With a shortage of professional planning staff across the county and infrastructure costs disproportionate to the state’s Chapter 90 aid, Dunlavy said many Franklin County towns struggle to afford even basic roadway maintenance. She added that the average amount a Franklin County municipality receives annually through Chapter 90 funding is $229,000. With the cost of repaving 1 mile of road averaging at $340,000, this difference makes towns hesitant to rely on state funds for roadway improvements.

“Only five of our 26 communities have professional planning staff, and really, our towns have very little capacity in staffing,” Dunlavy said. “That means it’s hard for our towns to apply for discretionary grants, which puts us even further back.”

Among the infrastructure projects in need of funding, Dunlavy said, are deteriorating gravel roads across Franklin County and the expansion of passenger rail services, such as the Northern Tier Passenger Rail, which would reinstate an east-west commuter rail line from North Adams to Boston.

Article continues after...

Yesterday's Most Read Articles

Two killed in Royalston collision
Storms leave hundreds without power in Athol, Greenfield
Homeless living in Athol garage say cost of housing is biggest obstacle
Athol committee considers ways to deter trespassers at parking garage
Upgrades planned for Athol’s retail shopping area
Senate charts course to soothe ‘struggling’ health sector

Dunlavy noted that 26% of the county’s roads are unpaved. Leverett Town Administrator Marjorie McGinnis said many of Leverett’s dirt and gravel roads, such as a 1.4-mile section of the mostly gravel Dudleyville Road, have created hazardous driving conditions, worsened by climate change’s weather impacts.

“Climate change has made it harder. Roads used to freeze and they’d be solid, so you actually had a surface to plow,” McGinnis said. “Now they don’t. They freeze and they melt and they freeze and they melt, and it pours on them all winter long. It makes for a mud season that can go on for a couple of months versus a week or so.”

McGinnis added that while paving the town’s roads does not come with a high cost for materials, the work relies heavily on skilled laborers and takes time. She estimated the paving of Dudleyville Road would likely cost between $1.2 million and $4 million.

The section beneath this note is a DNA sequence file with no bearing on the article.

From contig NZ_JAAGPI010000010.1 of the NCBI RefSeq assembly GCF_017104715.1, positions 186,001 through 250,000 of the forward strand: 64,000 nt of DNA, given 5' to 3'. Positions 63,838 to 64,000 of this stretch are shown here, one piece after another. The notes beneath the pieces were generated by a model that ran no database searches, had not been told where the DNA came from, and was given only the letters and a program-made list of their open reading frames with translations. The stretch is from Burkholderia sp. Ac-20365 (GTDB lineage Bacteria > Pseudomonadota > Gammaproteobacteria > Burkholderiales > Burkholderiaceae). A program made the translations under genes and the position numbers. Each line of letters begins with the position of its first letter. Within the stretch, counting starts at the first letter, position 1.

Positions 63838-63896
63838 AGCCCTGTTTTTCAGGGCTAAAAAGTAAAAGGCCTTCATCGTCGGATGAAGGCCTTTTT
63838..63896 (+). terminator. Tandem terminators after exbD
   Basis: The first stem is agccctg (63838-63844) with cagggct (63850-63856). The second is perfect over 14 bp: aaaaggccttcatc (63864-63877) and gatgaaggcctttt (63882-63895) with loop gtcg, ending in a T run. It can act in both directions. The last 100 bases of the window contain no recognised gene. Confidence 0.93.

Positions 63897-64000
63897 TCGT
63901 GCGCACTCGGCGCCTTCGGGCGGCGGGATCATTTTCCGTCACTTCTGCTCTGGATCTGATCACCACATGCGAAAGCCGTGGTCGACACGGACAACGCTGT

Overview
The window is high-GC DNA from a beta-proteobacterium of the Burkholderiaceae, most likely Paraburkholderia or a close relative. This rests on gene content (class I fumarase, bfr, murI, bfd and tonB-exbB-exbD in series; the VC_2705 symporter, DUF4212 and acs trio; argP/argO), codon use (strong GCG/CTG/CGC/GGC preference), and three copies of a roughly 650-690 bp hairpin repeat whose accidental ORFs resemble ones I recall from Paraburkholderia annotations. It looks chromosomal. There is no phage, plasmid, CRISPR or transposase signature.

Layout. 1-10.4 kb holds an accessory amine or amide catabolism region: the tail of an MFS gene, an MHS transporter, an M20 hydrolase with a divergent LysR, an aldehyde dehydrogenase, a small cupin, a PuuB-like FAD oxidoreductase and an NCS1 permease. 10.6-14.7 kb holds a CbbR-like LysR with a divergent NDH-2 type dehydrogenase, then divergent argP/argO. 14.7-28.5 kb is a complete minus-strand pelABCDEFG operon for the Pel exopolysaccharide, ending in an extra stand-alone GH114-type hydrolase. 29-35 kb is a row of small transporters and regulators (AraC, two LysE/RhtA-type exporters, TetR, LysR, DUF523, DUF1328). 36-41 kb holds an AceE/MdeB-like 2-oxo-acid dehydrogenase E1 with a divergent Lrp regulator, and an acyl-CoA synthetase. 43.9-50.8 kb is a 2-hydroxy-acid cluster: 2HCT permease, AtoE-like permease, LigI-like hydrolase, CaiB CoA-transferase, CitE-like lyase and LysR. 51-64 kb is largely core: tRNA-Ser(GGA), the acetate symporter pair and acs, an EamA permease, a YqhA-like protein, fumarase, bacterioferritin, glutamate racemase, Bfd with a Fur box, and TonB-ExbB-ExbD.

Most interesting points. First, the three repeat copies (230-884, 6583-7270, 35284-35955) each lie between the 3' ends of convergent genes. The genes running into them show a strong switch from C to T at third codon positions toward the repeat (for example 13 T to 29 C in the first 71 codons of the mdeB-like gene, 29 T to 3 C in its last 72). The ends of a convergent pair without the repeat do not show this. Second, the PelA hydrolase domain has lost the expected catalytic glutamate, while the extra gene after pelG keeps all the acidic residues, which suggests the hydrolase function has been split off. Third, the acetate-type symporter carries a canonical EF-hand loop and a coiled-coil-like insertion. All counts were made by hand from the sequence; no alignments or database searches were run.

Addressing the county’s work toward passenger rail projects and roadway improvements, state Sen. Jo Comerford, D-Northampton, referred to the county’s development of micro-transit bus routes as a “Herculean lift.”

Comerford added that there has been a great deal of public support for the Northern Tier project, and that the project could be completed with “sustained funding,” noting that a passenger rail connecting North Adams and Greenfield to Boston would provide opportunity for economic and population growth to western Mass.

“This can be done. … What we need is the socio-political will to make that happen,” Comerford said. “Can you imagine? To be in Greenfield and to be able to get to Boston and back? We all know people who remember the service, whose caretaker, parents or grandparents went to work in Boston or went to see the Red Sox play. It was a different community here.”

Tibbits-Nutt reflected on her upbringing in a rural community and said she had to move from her hometown not because she wanted to, but because there was a lack of access to college and job opportunities.

“There’s a lot of opportunity, but there has to be a shift in the way that we’re approaching this. For me, this is an equity issue,” Tibbits-Nutt said. “We talk a lot about environmental justice, we talk a lot about environmental justice neighborhoods, but so many times that is talking about a city, usually Boston, Cambridge or Somerville. This is an equity issue for the residents who are out here. You shouldn’t have to move just to be able to access the services that you need.”

Anthony Cammalleri can be reached at acammalleri@recorder.com or 413-930-4429.